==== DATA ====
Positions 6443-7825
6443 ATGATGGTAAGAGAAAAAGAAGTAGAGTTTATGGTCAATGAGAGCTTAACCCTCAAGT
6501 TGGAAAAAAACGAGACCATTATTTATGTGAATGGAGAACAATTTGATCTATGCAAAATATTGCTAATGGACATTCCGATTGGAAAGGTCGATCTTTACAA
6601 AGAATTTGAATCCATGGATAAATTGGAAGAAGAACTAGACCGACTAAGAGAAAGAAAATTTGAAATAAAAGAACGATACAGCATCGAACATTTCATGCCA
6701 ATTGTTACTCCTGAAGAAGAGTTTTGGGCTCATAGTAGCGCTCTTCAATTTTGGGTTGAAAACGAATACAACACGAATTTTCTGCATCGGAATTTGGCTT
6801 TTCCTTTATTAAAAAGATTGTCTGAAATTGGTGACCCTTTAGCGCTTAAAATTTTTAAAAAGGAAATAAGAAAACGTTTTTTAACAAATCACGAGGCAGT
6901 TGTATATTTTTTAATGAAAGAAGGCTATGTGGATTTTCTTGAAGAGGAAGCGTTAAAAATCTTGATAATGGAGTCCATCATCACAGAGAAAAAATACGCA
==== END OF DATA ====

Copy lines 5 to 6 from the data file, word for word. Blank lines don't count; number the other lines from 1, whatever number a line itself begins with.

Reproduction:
6701 ATTGTTACTCCTGAAGAAGAGTTTTGGGCTCATAGTAGCGCTCTTCAATTTTGGGTTGAAAACGAATACAACACGAATTTTCTGCATCGGAATTTGGCTT
6801 TTCCTTTATTAAAAAGATTGTCTGAAATTGGTGACCCTTTAGCGCTTAAAATTTTTAAAAAGGAAATAAGAAAACGTTTTTTAACAAATCACGAGGCAGT